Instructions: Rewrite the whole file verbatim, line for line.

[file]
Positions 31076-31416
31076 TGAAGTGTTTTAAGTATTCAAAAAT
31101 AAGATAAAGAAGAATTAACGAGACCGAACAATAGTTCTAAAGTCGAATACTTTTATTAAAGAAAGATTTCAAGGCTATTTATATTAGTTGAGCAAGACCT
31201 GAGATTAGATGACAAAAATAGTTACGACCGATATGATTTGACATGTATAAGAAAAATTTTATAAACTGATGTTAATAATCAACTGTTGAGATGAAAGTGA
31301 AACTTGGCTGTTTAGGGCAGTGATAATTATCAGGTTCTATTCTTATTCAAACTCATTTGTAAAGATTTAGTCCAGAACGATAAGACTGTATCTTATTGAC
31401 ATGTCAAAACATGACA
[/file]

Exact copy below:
Positions 31076-31416
31076 TGAAGTGTTTTAAGTATTCAAAAAT
31101 AAGATAAAGAAGAATTAACGAGACCGAACAATAGTTCTAAAGTCGAATACTTTTATTAAAGAAAGATTTCAAGGCTATTTATATTAGTTGAGCAAGACCT
31201 GAGATTAGATGACAAAAATAGTTACGACCGATATGATTTGACATGTATAAGAAAAATTTTATAAACTGATGTTAATAATCAACTGTTGAGATGAAAGTGA
31301 AACTTGGCTGTTTAGGGCAGTGATAATTATCAGGTTCTATTCTTATTCAAACTCATTTGTAAAGATTTAGTCCAGAACGATAAGACTGTATCTTATTGAC
31401 ATGTCAAAACATGACA